Use of sign as trademark and trade name held to infringe famous marks

Italy
The Specialised IP Division Court of Naples has held that use of the trademark EQUI CHAMPION (with a horseshoe represented as a reversed ‘C’ and the picture of a sulky inside) for specialised sporting goods and clothing in the equestrian sports sector infringed the famous trademarks of Champion Products Europe Ltd (ie, the CHAMPION mark and stylised ‘C’ logo). The court also held that the infringers’ use of EQUI CHAMPION in their trade names was unlawful, and ordered the decision to be published at the infringers’ expenses in Italy’s main newspapers and magazines.  
 
A court expert was appointed in this case to assess the potential remedies - damages or disgorgement of the infringers’ profits - as provided by Article 125 of the Italian Code of Industrial Property. Under this provision, the right owner may obtain the repayment of the infringer’s profits as an alternative to obtaining compensation for lost profits; this makes it easier for the right owner to meet its burden of proof. This confirms recent developmentsin Italian case law, whereby rights owners have been awarded more compensationthan in the past in infringement cases, in particular where this remedy is used in combination with pre-trial protective measures (seizure or description) in connection withthealleged infringer’s accounts (such protective measures were granted in this case).
 
Looking at the merits of the case, the court first emphasised the strong distinctive character and the large diffusionand renown of the CHAMPION mark, which led to a “strengthening” of the mark. Due to their reputation, the CHAMPION mark and the stylised ‘C’ logo enjoyed increased protection against the use of identical or similar marks in all classes of goods/services under Article 21(1)(c) of the code. Therefore, the court held that the CHAMPION mark had been infringed, taking into account the perception of the publicand, in particular, the fact that consumers could be misled into believing that the EQUI CHAMPION mark was a trademark of Champion,or that there was a connection between Champion and the goods bearing the EQUI CHAMPION mark. The court concluded that use of the EQUI CHAMPION mark exploited the renown of the CHAMPION marks.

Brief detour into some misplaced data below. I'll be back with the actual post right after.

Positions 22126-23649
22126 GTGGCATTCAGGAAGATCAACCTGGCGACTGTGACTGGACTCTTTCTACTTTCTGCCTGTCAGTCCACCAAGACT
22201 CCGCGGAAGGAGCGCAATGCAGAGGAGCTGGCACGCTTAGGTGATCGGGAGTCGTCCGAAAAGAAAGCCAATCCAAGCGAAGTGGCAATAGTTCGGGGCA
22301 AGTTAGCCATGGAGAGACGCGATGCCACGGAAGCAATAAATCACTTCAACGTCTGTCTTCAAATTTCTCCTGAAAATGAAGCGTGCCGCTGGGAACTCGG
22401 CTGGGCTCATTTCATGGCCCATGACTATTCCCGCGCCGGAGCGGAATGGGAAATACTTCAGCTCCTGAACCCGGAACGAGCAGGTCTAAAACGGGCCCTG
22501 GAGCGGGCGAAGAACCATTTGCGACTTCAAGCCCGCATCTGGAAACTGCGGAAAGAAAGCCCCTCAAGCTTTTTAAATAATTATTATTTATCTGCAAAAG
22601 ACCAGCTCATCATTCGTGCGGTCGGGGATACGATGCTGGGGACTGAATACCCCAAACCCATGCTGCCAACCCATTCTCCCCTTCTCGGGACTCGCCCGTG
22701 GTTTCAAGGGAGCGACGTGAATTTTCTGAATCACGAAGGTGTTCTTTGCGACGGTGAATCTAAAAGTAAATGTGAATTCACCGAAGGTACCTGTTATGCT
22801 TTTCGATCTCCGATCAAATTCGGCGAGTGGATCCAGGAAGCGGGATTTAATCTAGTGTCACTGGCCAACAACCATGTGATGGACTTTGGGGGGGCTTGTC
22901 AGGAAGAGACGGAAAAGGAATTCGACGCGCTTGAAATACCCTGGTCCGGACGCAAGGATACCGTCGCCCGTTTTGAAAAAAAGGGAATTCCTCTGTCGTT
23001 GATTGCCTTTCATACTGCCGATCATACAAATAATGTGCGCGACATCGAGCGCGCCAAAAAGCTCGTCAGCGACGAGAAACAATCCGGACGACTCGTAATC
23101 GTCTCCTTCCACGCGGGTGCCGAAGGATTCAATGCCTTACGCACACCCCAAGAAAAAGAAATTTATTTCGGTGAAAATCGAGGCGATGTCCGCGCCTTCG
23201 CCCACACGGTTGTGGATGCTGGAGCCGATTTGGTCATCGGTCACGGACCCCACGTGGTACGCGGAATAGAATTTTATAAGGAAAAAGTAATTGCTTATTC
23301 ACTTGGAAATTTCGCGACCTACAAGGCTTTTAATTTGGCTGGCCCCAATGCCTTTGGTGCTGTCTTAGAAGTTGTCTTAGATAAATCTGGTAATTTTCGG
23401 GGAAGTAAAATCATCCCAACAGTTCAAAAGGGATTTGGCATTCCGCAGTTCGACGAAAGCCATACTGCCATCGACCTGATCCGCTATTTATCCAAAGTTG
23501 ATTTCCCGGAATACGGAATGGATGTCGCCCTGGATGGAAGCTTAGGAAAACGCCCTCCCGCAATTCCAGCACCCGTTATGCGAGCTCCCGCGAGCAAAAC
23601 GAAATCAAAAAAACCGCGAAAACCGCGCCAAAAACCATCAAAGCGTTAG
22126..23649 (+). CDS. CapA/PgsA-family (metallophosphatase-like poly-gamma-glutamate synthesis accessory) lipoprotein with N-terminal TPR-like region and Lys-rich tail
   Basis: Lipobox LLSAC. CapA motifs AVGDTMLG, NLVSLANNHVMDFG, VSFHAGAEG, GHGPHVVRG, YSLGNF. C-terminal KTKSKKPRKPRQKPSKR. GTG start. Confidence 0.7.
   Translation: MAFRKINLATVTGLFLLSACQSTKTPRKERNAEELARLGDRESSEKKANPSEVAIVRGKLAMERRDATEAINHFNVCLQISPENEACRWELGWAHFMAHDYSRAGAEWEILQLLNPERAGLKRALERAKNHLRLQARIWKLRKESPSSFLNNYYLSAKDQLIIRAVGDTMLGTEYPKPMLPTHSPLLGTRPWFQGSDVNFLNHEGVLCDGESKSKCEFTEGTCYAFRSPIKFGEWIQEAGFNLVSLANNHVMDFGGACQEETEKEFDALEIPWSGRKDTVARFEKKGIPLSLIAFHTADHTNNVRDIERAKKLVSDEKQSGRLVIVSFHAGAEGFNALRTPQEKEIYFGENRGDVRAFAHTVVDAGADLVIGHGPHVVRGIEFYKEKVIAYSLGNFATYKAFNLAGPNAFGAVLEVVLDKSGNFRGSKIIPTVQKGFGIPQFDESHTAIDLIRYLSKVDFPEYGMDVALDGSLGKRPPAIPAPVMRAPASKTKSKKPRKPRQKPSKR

The court had already protected the CHAMPION word mark in the same case at the interim stage in an order dated September 19 2008. This order was significant for procedural reasons, as the court held, for the first time, that the condition of ‘urgency’ - a prerequisite for the granting of interim measures in IP cases - should be construed less strictly following the implementation of the IP Rights Enforcement Directive (2004/48/EC)). According to the court, the implementation of the directive “attenuated… the link of instrumentality between pre-trial interim proceedings and proceedings on the merits, in that there is no obligation to bring proceedings on the merits to obtain anticipatory measures, as well as measures under Article 700 of the Code of Civil Procedure”. As a consequence, the condition of urgency “was strongly diminished” and “can never again… be identified with the ‘imminent and irreparable harm’ condition under Article 700 of the Code of Civil Procedure”. The court found “textual confirmation (for this conclusion) in the new version of Article 131 of the Code of Industrial Property, which makes the adoption of an interim measure… conditional upon there being an ‘imminent violation of the right, or continuation or repetition of the violation’”. This landmark ruling constituted a recognition and consecration of the strengthening of interim measures for the protection of IP rights in Italy.   
 
While the 2008 order concerned only the use of EQUI CHAMPION as a trademark, the court, in the present decision, also found that use of EQUI CHAMPION as a business name was unlawful. This is in line with the language of Article 22 of the Code of Industrial Property, which states that use of a sign as a “trade name, denomination or company name … or as a domain name used in the course of business” is equivalent to use as a trademark, provided that this use creates a likelihood of confusion among the public, or takes unfair advantage of, or is detrimental to, the distinctive character or the reputation of the mark.    
 
Cesare Galli, IP Law Galli, Milan

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